I spent the afternoon at the Monterey Bay Aquarium with my family. I did a little sketching with Zev (now 3yo) while we were there. He is particularly fond of jellyfish at the moment. I lost my paintbrush and only had his kids paints with so I was mostly finger painting. It was still fun though to compare different fish in the kelp exhibit.
Here’s a PDF of all of the compiled Axolotl and Tuatara Strips so you can read them, print them share them, whatever without having to search through the archives. axolotl-and-tuatara-demo
Ever have too much kids art? Not sure what to do with it? Send it to Congress!
I’ve started a new art project. Join me in creating positive civic engagement through art. It’s simple! We are decorating postcards with art and mailing them to our representatives. If you want to learn new art skills, make new friends, and teach our kids how to constructively participate in civics come join me!
KidsArtCongress.com Share your art on Twitter at #KidsArtCongress
Inspired by the ‘squid tickler’ attachment to the Doc Rickets ROV:
(to the tune of three blind mice)
Three aquatic robots, Three aquatic robots,
See how they swim, See how they swim,
They all chased after a jellyfish, They wanted to see if it would squish,
It made a sound like a “Ker-splish”
Three aquatic robots, Three aquatic robots.
Thanks to Philip (from Denmark) and his family for sending in a picture of their lunar lander! It’s great to see other families exploring science topics that interest them. Maybe, there are some future astrobiologists out there!
It’s time to share your results! Send us examples of experiments that you’ve conducted. Next week, I’ll post an assortment of the results. Please include a 1-2 sentence description of your experiment, an image of your results, the age of the researcher and your location (City, State). Email them to WalkaboutEm@gmail.com.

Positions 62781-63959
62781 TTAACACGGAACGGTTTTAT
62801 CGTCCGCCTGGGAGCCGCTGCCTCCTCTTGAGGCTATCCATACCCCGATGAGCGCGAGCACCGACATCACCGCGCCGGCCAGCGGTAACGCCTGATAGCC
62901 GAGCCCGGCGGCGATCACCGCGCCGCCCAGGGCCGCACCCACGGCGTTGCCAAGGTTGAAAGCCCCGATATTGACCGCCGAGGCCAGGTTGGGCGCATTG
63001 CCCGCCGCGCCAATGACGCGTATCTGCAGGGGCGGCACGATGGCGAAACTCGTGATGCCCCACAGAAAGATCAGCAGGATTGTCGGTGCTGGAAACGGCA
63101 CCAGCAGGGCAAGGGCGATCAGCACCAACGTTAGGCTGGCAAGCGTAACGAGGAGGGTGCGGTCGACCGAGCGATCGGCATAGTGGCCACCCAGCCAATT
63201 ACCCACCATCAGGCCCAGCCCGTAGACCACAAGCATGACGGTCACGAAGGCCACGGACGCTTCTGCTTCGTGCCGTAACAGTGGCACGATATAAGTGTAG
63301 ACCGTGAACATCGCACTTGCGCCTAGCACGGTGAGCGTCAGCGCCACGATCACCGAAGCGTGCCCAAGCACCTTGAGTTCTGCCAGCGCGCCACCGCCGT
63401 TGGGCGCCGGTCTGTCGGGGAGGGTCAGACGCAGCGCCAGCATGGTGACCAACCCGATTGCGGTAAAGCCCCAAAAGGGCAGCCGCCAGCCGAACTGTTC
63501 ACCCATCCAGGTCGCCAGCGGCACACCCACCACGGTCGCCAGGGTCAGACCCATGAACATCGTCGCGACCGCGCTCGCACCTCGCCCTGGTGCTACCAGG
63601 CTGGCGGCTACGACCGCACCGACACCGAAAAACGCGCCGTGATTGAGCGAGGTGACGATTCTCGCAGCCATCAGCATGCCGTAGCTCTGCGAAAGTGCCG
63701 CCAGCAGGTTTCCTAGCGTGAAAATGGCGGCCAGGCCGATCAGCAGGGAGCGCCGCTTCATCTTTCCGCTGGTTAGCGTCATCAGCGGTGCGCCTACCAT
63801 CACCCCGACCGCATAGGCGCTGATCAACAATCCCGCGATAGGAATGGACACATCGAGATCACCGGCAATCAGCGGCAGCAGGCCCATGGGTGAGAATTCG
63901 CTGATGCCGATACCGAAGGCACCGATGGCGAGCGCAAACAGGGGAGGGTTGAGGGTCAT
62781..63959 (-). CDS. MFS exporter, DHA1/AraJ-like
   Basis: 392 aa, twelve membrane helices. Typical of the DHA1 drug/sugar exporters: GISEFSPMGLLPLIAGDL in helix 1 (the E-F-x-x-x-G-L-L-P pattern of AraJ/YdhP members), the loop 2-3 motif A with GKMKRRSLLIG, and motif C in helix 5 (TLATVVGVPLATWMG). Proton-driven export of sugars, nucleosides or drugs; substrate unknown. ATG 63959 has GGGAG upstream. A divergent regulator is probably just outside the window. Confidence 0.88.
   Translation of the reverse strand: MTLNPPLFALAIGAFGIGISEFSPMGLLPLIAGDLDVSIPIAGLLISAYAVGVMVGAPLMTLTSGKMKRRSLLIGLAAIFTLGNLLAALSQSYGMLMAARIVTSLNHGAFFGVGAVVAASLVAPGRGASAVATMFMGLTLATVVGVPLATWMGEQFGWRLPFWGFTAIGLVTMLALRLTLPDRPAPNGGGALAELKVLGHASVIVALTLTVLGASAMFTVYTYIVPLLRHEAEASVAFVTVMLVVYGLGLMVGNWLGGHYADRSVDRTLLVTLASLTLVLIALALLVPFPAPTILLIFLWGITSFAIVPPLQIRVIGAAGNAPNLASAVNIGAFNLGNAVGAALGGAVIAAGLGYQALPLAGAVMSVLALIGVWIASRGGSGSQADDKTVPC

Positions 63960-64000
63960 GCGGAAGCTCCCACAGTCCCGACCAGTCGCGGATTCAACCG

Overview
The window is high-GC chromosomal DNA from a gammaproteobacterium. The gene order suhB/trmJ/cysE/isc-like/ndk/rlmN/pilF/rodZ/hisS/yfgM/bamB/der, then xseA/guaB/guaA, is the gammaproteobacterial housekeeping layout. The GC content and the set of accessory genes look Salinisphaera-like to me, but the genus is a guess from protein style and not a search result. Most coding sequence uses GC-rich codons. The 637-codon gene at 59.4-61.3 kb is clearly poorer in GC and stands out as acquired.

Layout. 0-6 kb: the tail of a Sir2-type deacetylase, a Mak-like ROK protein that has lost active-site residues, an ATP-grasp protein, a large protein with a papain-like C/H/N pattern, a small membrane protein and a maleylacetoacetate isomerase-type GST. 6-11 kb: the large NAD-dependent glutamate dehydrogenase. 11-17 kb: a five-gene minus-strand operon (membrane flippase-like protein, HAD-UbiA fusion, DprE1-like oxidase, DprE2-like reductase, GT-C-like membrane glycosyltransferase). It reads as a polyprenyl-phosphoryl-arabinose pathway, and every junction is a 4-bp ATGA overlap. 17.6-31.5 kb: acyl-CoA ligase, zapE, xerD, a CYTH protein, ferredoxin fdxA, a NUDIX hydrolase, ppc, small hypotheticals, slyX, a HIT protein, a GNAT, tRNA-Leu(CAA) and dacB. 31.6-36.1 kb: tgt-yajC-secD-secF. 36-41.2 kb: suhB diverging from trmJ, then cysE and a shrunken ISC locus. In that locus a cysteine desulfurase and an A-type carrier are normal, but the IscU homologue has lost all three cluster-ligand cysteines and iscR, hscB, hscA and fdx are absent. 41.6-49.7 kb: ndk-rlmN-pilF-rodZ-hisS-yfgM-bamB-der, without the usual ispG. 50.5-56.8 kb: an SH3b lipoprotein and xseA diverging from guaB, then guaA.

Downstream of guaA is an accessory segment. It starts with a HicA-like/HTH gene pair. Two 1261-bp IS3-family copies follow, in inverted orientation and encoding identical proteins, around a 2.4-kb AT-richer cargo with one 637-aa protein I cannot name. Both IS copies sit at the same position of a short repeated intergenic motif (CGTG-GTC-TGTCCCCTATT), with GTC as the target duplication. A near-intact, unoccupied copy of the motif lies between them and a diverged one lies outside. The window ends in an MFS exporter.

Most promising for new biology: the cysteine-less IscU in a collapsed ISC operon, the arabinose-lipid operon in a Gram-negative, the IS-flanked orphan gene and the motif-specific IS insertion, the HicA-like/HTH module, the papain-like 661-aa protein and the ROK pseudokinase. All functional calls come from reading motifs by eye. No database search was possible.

I look forward to seeing what everyone came up with!
Zev loves the bubbler in the fish tank. We have talked many times about how it’s dissolving oxygen into the water for the fish to breathe. We elaborated on that by reading a textbook diagram of fish breathing through gills and talking about how that compares to humans breathing. We watched a short video on YouTube about how gills work. Then we observed our minnows swim, specifically watching for them pushing water through their gills. For an art activity, I drew diagrams of fish, pointing out the operculum that covers the gills and named the types of fins. After the kids colored their fish, I cut little slats in front of the mouth and at the operculum line. We pushed little blue pieces of paper in through the fish mouths and out through their gills, pretending that our fish were breathing.
The kids pretended to be fish swimming around and we sang a song (to the tune of Puff the Magic Dragon):
Puff the Magic Minnow lived in a tank.
He ate some plants and swam around,
and played with things that sank.
Materials – Paper (I used manilla envelopes, so they’d be a little sturdier and not rip), markers, strips of blue paper, diagram of fish gills or fish anatomy.
We made lab safety costumes with lab coats (old dress shirts) and goggles. We talked about lab safety and lab safety clothing.
We read the poem:
Little Willie was a Chemist,
Little Willie is no more.
What he thought was H2O was H2SO4.
We build a handful of small molecules, including H2O (water) and H2SO4 (sulferic acid). We talked about the lab equipment in An Introduction to Model Organisms, including lab notebooks, pipettes, PCR machines, centrifuges, squirt bottles, labeling tape, Kimwipes, microscopes and autoclaves.
The next day, while we drew with chalk (which is mostly calcium carbonate) outside Zev asked what it was made of so we talked about how calcium carbonate is ionic.
Materials – an organic chemistry model set, the poem Little Willie was a Chemist, chalk, dress shirts, goggles, plastic pipettes, and the tiny book An Introduction to Model Organisms.